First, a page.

by Teresa St. Louis
We tried for 20 years to have our children. Finally, at the age of 40, we had the opportunity to do IVF. With much encouragement from dear friends and financial decisions that most financial advisers wouldn’t recommend, we moved forward. We, in hope, believed and on our second attempt with IVF, we became pregnant with our twins Samuel and Selah. The pregnancy was going smoothly even though I felt sick most of the time. Then suddenly at 23 1/2 weeks, my water broke in the middle of the night. Our babies were born the next day, January 23, 2013.
It was a painful three days of life for Samuel and eight days for Selah in the NICU. It was also painful for us to see that their brief life was filled with so much agony. And the guilt I felt because I failed to carry them and protect them like a mother does was heart-wrenching.
We and many others from around the country from what I heard were praying for them, praying for a miracle. To overcome all the obstacles of a micro preemie and grow up and live a full life. But we didn’t get our miracle…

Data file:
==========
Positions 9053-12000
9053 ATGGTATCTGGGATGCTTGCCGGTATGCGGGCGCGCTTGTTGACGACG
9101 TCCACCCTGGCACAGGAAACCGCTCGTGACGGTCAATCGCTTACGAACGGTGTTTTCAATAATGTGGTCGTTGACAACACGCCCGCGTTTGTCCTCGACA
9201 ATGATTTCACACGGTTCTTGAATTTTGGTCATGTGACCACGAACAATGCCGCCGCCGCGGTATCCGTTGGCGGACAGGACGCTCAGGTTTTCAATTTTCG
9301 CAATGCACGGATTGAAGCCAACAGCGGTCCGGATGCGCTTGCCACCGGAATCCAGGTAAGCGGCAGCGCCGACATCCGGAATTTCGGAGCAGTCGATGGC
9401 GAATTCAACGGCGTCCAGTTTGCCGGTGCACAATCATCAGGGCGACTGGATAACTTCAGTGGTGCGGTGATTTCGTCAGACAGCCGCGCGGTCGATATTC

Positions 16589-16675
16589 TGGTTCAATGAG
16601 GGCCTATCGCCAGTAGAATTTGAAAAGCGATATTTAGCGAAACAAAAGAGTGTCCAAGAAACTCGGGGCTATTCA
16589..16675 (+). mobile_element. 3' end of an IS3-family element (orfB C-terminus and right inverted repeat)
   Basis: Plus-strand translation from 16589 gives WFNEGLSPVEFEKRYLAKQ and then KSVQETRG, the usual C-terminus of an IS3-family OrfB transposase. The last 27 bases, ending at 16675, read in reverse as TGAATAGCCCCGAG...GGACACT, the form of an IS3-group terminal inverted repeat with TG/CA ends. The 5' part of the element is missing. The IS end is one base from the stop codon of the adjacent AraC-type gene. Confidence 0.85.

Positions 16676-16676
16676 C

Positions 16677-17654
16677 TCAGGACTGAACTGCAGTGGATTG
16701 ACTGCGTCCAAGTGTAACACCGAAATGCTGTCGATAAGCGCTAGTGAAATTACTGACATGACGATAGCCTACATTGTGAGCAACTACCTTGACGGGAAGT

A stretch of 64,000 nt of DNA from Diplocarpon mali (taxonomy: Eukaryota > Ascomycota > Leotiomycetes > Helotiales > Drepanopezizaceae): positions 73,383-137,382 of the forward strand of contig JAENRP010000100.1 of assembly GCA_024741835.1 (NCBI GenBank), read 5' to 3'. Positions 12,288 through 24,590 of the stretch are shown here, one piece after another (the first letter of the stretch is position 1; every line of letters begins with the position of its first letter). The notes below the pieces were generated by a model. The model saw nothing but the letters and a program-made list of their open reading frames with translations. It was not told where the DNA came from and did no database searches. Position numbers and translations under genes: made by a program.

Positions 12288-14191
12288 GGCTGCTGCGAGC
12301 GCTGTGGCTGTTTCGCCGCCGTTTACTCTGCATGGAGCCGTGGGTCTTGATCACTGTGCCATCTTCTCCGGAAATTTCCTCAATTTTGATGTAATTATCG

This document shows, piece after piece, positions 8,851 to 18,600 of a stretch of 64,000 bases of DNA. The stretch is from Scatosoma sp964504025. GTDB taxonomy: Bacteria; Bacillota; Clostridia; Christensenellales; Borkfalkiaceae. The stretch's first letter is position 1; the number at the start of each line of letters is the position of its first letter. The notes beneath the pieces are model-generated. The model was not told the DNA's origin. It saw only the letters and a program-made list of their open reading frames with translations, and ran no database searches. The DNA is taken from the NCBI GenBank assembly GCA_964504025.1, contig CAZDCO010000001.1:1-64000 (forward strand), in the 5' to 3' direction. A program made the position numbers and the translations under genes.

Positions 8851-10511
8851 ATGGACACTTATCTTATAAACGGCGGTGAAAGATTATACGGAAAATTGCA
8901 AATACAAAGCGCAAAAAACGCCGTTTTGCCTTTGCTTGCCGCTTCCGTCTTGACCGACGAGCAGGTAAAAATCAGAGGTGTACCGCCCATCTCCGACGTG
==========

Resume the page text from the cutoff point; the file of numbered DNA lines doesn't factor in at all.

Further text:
Or so we thought.
The days passed after their death, after the visitation and funeral. Life settled back into our new normal of being a mother and a father but no evidence of it except the pile of baby gifts from our church family baby shower just three days before they were born.
God began to show me that we did get our miracle. He answers our many years of prayer for children. He gave us Samuel and Selah, brief as it was. Their lives were the miracle.
I read in Beth Moore’s Living Beyond Yourself Bible study: “If only we would release God from our preconceived notions of what a miracle should be. Our eyes would be opened to so much more! All it takes to behold a miracle is seeing God do something only He can do.”
Well, only God could allow this aged womb to carry two babies for 23 1/2 weeks and still give them life for three and eight days. To touch many lives in that brief time. And fill our hearts with love like we never knew before.
Thank you, God. That’s what I call a miracle.